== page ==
Burberry enjoy a rise in pre-tax profits

Burberry, the luxury goods retailer, has posted a substantial increase in this year’s pre-tax profits. 14% of this is attributed to the growth in Asian markets, where it has been increasing its presence. Although analysts had predicted profits of £415m, the group, well known for its camel, red and black checked-lined coats, posted a pretax profit of £428m for the year ending on 31 March.

Asia pacific, the largest region contributing 35% of the gross sales, had a 13% increase in sales revenue. The demand for its expensive products in china and Hong Kong were responsible for this surge. China, which contributes 14% of retail and wholesale revenue, posted a 20% increase in sales, after opening 11 new stores nationwide.

This increase signalled a revamp in sales after a warning last September after sales volume in China decreased. The group had said that the profit for the first half would be below that of last year as they shifted from wholesale markets, through non-Burberry stores, to retail outlets in Latin America and Asia. The retail sales are responsible for 71% of all sales revenue.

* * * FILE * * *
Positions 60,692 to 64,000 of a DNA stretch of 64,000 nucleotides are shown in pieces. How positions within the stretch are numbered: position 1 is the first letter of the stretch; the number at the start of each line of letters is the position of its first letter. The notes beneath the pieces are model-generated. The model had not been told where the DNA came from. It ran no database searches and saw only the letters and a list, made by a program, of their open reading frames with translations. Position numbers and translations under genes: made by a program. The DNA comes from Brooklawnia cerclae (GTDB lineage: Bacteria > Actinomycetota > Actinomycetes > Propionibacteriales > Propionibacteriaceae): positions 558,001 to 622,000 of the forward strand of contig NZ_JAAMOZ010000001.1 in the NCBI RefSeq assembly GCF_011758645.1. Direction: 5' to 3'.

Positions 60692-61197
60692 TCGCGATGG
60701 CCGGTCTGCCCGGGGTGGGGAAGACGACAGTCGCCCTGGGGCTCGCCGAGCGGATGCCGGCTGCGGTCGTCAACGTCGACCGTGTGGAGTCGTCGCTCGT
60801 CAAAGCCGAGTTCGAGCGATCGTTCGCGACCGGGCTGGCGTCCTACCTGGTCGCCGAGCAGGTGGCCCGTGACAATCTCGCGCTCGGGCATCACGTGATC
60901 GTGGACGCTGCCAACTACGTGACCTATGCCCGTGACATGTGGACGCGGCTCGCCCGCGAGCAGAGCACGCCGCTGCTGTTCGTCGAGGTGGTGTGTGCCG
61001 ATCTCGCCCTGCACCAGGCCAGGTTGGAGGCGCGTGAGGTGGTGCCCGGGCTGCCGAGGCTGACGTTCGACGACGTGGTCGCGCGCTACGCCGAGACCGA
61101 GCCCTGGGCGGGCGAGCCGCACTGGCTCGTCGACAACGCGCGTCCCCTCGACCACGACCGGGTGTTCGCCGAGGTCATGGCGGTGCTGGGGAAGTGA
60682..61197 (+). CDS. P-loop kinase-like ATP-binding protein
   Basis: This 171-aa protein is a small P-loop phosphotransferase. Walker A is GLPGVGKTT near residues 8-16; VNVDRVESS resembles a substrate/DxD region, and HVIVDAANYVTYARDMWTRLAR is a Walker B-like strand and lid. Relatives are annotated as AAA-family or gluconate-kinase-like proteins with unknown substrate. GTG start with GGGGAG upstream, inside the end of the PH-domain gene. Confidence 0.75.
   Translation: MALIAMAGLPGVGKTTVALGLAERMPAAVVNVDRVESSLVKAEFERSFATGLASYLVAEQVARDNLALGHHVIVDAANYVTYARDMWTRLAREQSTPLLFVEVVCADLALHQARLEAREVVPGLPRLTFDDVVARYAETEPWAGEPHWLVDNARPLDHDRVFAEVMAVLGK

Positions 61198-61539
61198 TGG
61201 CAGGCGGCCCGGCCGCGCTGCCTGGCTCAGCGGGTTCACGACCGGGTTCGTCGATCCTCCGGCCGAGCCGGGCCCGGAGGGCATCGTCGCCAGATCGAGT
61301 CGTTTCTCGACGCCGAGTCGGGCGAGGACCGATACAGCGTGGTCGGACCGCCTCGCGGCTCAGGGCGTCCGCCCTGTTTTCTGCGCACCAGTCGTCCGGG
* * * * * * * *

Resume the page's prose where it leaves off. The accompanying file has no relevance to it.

Last year, the profits for the six months ending September were pegged at £173m. The group, aims for a small increase on the 17.1% adjusted operating margin for the full year. They expect this to fall in the second half due to increased revenue generation.

The firm announced an expected decrease of 10% in their wholesale underlying revenue since it is reducing accounts in Europe and North America. They aim to increase their focus on the Asian and Latin American markets which have a high demand for their products due to their expanding economies.

10 Burberry stores will be opened this year, with three larger stores set up in Shanghai for locals and for domestic tourists. Burberry opened another 4 stores in Brazil, and entered franchise operations with companies in Colombia, Barbados and Chile.

There is a marked contrast in its growth in China, when compared to rivals such as Gucci, owned by French group PPR, and Louis Vuitton, owned by LVMH, both of which have posted poor performance in the region.